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Title: Leading UK housebuilders’ utilisation of offsite modern methods of construction
Authors: Pan, Wei
Gibb, Alistair G.F.
Dainty, Andrew R.J.
Keywords: Housebuilding
Offsite-Modern Methods of Construction (offsite-MMC)
Practices
Strategy
Issue Date: 2008
Publisher: © Taylor & Francis
Citation: PAN, W., GIBB, A.G.F. and DAINTY, A.R.J., 2008. Leading UK housebuilders’ utilisation of offsite modern methods of construction. Building Research & Information, 36(1), pp. 56-67.
Abstract: In recent years the industry has been exhorted to increase its utilisation of offsite technologies, or ‘Modern Methods of Construction’, in order to address the under-supply and poor build quality of housing. Despite the well-rehearsed benefits of such technologies, the take-up within the industry has been slow. This paper reports on research which examined housebuilders’ practices and strategies regarding the use of offsite-Modern Methods of Construction (offsite-MMC). A questionnaire survey of the top 100 housebuilders in the UK and a series of interviews were used to reveal the extent to which such technologies are being utilised and the factors which impinge on their popularity. The findings suggest that current offsite-MMC usage in large housebuilders is low, but that the level is likely to increase, given the pressures to improve quality, time, cost, productivity and health and safety. The wider take-up of offsite-MMC is, however, inhibited by perceived higher capital costs, interfacing problems, long lead-in time, delayed planning process and current manufacturing capacity. Based on these findings, the paper provides a set of strategies for improving offsite-MMC practices amongst housebuilders. It is hoped that will help deliver an improvement of housing supply in the UK.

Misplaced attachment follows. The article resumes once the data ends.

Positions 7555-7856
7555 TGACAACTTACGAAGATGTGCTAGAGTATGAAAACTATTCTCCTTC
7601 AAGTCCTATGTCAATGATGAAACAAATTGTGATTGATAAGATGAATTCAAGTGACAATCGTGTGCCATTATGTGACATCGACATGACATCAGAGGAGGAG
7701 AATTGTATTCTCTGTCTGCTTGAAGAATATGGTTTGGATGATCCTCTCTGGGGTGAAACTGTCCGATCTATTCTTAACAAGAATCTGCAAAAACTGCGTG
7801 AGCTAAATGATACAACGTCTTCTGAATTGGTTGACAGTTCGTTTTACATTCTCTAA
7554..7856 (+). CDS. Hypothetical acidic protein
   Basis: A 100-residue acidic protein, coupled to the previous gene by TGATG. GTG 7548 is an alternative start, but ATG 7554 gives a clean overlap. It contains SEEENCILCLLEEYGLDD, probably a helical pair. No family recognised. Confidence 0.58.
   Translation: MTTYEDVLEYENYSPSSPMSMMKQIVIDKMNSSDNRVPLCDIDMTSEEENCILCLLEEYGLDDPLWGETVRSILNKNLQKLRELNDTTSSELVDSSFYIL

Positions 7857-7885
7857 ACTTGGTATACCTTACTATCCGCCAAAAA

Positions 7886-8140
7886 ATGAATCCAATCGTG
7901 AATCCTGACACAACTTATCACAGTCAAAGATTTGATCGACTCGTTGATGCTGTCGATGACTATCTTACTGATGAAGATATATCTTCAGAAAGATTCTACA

Description: This is a journal article. It was published in the journal, Building research and information [© Taylor & Francis] and the definitive version is available at: http://dx.doi.org/10.1080/09613210701204013
Version: Accepted for publication
DOI: 10.1080/09613210701204013
URI: https://dspace.lboro.ac.uk/2134/6181
ISSN: 1466-4321
0961-3218
Appears in Collections:Published Articles (Civil and Building Engineering)

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